Learning how to improve helps us to ripen our Dharma practice. Phakchok Rinpoche reminds us of some simple reflections that can benefit practice in this video excerpt from a teaching given in Singapore.

Learning how to improve means remembering the kindness of the teachings, and the kindness of all beings in the past and present who allow us to receive the teachings. We can remember all those who practiced before us.  Often we forget the kindness of others, and we don’t value life. But we can appreciate the Dharma centers where we learn and the people who make it possible. There are many people doing so many things to support the teachings that we don’t even see. In history, we remember that it was the King in Tibet, King Trisong Deutsen, who invited Guru Rinpoche to come to teach.

Learning how to improve means learning holistically. Buddhadharma is not only a philosophy and it is also not just meditation. We can read many books and meditate for many hours, but there is more to it. That is not all that we can study. It is very helpful for us to read life stories and to reflect on how the great masters of the past practiced. As human beings, we face challenges every day. These stories from the past can help us to understand how to practice. Life stories and jataka tales (stories of the Buddha’s past lives)  also help us to learn ethical behavior. We know how to behave correctly.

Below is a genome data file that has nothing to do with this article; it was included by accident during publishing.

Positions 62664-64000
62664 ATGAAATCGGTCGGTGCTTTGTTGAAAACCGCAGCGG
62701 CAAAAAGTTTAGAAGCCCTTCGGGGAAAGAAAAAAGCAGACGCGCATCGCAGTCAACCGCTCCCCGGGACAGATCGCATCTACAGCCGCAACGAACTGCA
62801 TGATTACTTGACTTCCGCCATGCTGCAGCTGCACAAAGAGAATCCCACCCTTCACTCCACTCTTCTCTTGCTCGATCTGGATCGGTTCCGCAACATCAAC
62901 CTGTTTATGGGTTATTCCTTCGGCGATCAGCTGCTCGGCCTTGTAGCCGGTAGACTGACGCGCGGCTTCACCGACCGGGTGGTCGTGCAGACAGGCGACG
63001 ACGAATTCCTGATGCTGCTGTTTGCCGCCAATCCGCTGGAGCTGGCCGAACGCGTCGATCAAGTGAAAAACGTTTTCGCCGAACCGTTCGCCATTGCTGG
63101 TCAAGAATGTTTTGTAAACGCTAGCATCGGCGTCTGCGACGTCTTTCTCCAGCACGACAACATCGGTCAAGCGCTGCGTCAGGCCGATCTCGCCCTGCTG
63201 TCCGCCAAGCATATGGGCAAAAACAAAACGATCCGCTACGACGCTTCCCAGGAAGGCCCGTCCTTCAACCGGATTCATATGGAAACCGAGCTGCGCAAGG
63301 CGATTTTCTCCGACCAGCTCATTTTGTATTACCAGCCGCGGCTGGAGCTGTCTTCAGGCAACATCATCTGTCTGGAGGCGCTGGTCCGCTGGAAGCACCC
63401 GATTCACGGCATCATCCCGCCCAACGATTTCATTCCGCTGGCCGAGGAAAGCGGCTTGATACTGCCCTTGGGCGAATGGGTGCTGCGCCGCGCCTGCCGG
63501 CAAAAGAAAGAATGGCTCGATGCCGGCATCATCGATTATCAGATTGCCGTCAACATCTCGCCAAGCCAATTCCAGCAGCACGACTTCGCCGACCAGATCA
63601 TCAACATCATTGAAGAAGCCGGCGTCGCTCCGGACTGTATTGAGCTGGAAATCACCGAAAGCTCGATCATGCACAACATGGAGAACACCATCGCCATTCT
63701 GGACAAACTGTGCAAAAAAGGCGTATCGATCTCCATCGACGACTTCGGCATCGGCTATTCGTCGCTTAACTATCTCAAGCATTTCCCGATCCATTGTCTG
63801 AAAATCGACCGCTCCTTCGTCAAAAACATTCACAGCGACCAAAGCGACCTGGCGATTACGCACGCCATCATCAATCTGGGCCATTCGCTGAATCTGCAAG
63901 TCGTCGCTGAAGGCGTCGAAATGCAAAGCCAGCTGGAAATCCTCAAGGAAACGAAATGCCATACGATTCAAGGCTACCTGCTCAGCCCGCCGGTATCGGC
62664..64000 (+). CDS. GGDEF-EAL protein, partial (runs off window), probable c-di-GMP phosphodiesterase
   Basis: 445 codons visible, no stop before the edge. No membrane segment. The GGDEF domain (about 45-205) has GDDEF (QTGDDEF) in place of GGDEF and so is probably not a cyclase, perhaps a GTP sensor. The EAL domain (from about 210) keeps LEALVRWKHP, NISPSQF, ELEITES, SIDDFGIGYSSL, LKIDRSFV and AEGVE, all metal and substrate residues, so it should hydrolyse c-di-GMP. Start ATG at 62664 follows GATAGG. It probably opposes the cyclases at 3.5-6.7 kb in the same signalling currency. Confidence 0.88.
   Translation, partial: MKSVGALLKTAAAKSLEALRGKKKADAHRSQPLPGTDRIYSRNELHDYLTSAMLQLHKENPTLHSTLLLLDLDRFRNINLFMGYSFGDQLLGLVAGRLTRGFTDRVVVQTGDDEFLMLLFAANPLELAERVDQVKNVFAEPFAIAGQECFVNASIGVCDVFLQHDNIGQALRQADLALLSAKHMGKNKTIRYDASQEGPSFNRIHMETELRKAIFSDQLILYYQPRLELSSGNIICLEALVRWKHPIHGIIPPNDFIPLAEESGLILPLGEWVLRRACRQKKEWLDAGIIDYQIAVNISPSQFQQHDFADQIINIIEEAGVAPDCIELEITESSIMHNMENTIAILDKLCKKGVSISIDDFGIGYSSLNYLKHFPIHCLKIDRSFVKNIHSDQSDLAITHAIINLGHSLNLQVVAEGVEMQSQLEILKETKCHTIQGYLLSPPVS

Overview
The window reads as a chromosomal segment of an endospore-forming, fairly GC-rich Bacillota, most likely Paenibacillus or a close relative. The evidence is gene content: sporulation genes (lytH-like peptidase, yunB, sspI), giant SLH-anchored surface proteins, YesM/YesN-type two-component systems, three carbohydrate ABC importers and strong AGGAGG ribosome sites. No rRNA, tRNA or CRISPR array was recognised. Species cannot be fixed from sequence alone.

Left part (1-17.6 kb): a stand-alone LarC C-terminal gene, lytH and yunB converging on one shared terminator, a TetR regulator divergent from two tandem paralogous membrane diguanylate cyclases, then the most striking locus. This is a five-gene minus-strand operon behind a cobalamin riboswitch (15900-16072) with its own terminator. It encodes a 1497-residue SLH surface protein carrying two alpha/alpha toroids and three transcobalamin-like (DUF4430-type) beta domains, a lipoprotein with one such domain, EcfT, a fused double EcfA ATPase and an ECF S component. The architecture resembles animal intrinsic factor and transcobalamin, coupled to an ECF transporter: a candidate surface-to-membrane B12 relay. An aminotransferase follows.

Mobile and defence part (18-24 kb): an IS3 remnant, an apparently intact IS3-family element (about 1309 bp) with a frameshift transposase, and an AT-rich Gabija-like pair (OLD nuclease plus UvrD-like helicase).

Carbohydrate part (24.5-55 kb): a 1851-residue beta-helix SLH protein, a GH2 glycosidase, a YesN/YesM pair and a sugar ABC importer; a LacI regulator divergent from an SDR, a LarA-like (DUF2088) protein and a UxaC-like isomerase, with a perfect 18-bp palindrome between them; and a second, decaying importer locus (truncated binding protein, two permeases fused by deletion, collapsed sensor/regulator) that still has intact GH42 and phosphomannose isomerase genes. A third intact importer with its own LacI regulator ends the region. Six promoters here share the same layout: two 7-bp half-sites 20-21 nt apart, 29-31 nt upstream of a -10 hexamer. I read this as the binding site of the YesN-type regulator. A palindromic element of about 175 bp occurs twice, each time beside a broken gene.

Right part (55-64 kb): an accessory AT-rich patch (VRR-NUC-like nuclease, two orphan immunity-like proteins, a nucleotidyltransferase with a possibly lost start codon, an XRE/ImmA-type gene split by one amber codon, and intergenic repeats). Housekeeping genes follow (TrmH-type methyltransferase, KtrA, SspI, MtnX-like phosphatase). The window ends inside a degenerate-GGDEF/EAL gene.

We can reflect and learn from our mistakes. And we can cultivate the practice of good ethics. Good ethics means more than just keeping the five precepts. The five precepts are important, but true ethics can show up in very small ways. For example, what is the effect if we look at people with an angry expression? Do we consider how we appear to others in that way?

Because each person is different, we can see where we can improve individually. We can work with our own character and behavior. In that way, we learn what we can improve and then we can also enhance our good points.

Rinpoche gives us some advice from his personal experience about observing his own character. And he ends on a very positive note. We can change and we can improve! But it takes time!